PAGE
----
The Very Likely pulls away from Achillbeg, an island of memories that seem to be built into the very stones of the old cottages and sod covered pagan sites, a place so near, yet so far away from the draining hubbub of life. We pass beneath the white lighthouse perched atop the far southern cliffs of the island, built in September 1965 to coincide with the closure of that on Clare Island. The little dingy bobbing along behind the boat has attracted the attention of several shrieking sea gulls who make repeated attempts to land in it. We guess they must have scented fish. Their aerial antics, including attempts to peck each other on the wing, give us tremendous amusement and we are somewhat disappointed as a bright red rib boat powers up to the Very Likely to collect the dingy. It and the seagulls soon recede from sight.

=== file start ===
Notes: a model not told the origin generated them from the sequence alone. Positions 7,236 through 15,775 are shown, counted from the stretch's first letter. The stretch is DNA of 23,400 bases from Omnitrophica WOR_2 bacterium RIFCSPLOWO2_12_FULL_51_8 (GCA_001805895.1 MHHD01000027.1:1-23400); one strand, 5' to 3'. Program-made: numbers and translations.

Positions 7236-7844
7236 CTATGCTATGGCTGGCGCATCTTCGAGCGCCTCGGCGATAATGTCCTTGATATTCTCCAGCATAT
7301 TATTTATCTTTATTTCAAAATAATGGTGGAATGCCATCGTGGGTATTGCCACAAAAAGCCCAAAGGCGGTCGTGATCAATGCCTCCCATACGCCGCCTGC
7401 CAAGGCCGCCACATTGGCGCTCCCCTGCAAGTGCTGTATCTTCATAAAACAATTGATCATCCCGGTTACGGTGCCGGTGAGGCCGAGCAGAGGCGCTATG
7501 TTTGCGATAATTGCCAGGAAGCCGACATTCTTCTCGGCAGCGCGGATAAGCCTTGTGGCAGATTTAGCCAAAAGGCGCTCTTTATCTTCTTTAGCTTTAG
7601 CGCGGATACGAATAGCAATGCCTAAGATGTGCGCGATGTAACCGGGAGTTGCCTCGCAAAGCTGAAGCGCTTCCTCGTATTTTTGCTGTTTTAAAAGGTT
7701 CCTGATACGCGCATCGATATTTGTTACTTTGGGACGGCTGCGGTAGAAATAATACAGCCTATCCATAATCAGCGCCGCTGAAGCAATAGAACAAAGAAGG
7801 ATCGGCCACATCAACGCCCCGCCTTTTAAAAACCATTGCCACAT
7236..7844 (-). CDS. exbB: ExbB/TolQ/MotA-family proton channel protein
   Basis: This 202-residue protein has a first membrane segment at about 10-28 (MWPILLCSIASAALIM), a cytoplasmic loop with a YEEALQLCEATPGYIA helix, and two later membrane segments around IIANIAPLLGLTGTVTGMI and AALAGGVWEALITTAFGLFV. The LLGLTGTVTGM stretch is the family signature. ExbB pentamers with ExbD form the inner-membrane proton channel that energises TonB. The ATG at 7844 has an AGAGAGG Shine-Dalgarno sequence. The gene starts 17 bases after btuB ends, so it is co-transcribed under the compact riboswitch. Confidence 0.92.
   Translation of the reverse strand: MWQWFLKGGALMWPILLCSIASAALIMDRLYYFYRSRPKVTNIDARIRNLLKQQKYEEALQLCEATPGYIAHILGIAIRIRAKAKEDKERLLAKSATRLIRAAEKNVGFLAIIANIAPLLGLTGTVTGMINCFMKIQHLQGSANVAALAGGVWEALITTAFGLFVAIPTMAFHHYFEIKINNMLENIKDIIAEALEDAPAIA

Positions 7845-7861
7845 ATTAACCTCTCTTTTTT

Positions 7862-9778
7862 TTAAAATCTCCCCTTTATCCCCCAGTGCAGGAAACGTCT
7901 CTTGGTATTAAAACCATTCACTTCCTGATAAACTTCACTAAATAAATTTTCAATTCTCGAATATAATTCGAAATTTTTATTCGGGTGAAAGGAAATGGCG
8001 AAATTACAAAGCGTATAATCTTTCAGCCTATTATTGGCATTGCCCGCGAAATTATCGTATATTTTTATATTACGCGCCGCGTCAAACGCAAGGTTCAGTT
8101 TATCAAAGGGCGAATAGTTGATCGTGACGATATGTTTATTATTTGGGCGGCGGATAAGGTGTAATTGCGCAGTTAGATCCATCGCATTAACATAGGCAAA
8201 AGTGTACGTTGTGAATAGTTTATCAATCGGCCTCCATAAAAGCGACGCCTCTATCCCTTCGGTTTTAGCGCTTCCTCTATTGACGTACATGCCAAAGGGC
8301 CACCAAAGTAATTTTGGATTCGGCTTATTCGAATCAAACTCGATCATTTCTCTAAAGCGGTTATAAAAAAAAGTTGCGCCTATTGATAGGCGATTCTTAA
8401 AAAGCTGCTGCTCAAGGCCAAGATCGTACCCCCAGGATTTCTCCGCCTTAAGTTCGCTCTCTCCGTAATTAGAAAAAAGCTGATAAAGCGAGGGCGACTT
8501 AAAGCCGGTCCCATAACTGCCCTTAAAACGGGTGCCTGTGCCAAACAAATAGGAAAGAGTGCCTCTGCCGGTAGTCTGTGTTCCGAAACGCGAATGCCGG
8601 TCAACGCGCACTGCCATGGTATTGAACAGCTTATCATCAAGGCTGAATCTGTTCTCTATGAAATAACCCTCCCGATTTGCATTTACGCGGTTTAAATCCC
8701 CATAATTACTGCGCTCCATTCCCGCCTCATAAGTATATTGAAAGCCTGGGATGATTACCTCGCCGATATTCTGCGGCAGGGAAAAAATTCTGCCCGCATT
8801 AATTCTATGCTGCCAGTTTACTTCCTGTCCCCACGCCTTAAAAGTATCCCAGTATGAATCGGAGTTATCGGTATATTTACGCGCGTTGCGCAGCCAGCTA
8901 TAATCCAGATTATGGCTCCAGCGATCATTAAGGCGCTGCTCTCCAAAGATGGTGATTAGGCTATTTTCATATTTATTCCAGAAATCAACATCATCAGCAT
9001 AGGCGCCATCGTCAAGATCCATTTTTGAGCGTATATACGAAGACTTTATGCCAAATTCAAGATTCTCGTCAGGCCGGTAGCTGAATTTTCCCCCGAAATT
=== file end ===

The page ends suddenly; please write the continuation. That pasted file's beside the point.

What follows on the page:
In warm and glorious evening sunshine, our boat arrives back at Roonagh Pier. The trip has been a tremendous success and the fickle weather actually enlivened the day, providing truly epic skies with sun and shadows casting kaleidoscopic patterns across the wild and timeless landscapes of these way out western islands. In my mind’s eye I will long remember the raw and even terrifying beauty of the sea cliffs and wave pounded coastlines, and also the appalling loneliness that emanated from the unroofed crumbling cottages being slowly consumed by weeds and nettles. For me, the islands we have visited today epitomise Ireland, whose very landscape is a palimpsest of heritage and culture almost unsurpassed in its beauty and tragedy.